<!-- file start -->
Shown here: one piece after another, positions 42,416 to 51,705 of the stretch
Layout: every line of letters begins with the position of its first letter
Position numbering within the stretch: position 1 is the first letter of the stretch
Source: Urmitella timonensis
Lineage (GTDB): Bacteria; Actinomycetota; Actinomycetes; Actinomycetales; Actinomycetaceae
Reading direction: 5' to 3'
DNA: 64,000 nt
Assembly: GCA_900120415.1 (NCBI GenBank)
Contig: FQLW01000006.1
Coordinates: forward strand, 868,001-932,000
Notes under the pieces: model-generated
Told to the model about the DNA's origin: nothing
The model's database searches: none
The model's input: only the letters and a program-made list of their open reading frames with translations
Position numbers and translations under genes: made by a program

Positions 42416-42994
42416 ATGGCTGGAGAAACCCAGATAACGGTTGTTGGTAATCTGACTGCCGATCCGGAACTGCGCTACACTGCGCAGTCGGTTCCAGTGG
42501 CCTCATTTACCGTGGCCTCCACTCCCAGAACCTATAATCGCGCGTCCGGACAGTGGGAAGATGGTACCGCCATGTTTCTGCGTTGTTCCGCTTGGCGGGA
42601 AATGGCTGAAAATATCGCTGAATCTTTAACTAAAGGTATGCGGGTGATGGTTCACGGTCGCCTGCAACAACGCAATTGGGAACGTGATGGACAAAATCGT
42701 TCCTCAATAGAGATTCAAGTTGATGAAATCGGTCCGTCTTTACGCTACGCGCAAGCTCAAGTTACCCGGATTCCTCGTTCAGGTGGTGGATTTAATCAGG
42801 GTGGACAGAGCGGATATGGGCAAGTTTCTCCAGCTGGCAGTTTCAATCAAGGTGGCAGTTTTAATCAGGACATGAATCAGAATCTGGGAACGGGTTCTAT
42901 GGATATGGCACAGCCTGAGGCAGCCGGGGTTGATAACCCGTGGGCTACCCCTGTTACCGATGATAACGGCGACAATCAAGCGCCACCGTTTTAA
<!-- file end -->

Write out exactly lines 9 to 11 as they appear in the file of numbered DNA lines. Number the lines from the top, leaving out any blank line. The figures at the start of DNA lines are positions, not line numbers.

Contig: FQLW01000006.1
Coordinates: forward strand, 868,001-932,000
Notes under the pieces: model-generated